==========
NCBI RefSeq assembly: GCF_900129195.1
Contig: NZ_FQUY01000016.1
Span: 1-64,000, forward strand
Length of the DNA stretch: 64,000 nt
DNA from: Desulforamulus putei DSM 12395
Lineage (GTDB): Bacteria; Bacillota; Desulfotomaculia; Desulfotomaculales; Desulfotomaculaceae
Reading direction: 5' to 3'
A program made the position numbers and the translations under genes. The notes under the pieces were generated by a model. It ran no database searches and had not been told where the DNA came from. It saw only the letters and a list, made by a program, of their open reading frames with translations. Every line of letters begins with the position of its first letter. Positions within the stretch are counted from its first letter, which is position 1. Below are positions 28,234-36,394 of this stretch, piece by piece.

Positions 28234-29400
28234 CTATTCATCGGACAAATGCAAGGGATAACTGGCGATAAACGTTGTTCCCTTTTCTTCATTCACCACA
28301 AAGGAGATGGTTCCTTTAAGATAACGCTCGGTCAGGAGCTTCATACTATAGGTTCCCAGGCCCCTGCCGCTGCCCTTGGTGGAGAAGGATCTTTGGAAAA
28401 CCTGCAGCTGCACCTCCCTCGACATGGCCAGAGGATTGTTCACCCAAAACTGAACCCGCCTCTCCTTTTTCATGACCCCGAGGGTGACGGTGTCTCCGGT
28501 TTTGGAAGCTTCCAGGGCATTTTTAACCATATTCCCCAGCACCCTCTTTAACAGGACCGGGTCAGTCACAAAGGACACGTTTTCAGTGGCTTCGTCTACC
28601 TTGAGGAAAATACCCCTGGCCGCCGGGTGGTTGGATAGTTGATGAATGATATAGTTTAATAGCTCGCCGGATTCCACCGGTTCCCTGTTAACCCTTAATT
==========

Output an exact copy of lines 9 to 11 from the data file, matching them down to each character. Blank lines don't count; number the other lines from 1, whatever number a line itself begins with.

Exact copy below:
Positions 28234-29400
28234 CTATTCATCGGACAAATGCAAGGGATAACTGGCGATAAACGTTGTTCCCTTTTCTTCATTCACCACA
28301 AAGGAGATGGTTCCTTTAAGATAACGCTCGGTCAGGAGCTTCATACTATAGGTTCCCAGGCCCCTGCCGCTGCCCTTGGTGGAGAAGGATCTTTGGAAAA